Activation of the Chicken Anemia Virus Apoptin Protein by Chk1/2 Phosphorylation Is Required for Apoptotic Activity and Efficient Viral Replication

Chicken anemia virus (CAV) is a single-stranded circular DNA virus that carries 3 genes, the most studied of which is the gene encoding VP3, also known as apoptin. This protein has been demonstrated to specifically kill transformed cells while leaving normal cells unharmed in a manner that is independent of p53 status. Although the mechanistic basis for this differential activity is unclear, it is evident that the subcellular localization of the protein is important for the difference. In normal cells, apoptin exists in filamentous networks in the cytoplasm, whereas in transformed cells, apoptin is present in the nucleus and appears as distinct foci. We have previously demonstrated that DNA damage signaling through the ataxia telangiectasia mutated (ATM) pathway induces the translocation of apoptin from the cytoplasm to the nucleus, where it induces apoptosis. We found that apoptin contains four checkpoint kinase consensus sites and that mutation of either threonine 56 or 61 to alanine restricts apoptin to the cytoplasm. Furthermore, treatment of tumor cells expressing apoptin with inhibitors of checkpoint kinase 1 (Chk1) and Chk2 causes apoptin to localize to the cytoplasm. Importantly, silencing of Chk2 rescues cancer cells from the cytotoxic effects of apoptin. Finally, treatment of virus-producing cells with Chk inhibitor protects them from virus-mediated toxicity and reduces the titer of progeny virus. Taken together, our results indicate that apoptin is a sensor of DNA damage signaling through the ATM-Chk2 pathway, which induces it to migrate to the nucleus during viral replication.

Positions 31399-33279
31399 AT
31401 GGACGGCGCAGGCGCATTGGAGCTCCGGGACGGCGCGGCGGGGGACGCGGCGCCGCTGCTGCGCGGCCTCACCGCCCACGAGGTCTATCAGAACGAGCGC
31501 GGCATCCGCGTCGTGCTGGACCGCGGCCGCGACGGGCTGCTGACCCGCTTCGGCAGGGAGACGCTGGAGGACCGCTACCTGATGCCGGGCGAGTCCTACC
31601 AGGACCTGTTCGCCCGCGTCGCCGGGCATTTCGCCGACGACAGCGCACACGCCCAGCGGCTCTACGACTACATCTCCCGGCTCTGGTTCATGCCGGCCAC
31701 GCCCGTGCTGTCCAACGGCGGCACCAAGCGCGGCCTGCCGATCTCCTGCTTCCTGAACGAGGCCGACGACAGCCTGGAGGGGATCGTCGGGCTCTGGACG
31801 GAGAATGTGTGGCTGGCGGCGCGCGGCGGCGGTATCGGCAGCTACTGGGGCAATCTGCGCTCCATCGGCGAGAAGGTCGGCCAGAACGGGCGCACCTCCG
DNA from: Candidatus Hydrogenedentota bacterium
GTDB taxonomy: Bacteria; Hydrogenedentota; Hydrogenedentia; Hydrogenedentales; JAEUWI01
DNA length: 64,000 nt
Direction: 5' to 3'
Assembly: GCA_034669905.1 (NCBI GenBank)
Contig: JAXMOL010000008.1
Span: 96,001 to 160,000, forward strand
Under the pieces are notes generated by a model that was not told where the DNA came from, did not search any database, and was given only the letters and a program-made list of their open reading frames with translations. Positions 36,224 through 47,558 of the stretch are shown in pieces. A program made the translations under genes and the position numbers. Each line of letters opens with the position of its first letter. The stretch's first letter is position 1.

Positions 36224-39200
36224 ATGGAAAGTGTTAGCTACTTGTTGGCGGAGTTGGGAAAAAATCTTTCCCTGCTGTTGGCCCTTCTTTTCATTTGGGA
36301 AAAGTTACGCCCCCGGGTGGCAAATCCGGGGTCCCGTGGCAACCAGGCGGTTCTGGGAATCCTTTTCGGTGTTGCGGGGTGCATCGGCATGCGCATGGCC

The chicken anemia virus (CAV) protein apoptin is known to induce tumor cell-specific death when expressed. Therefore, understanding its regulation and mechanism of action could provide new insights into tumor cell biology. We have determined that checkpoint kinase 1 and 2 signaling is important for apoptin regulation and is a likely feature of both tumor cells and host cells producing virus progeny. Inhibition of checkpoint signaling prevents apoptin toxicity in tumor cells and attenuates CAV replication, suggesting it may be a future target for antiviral therapy.

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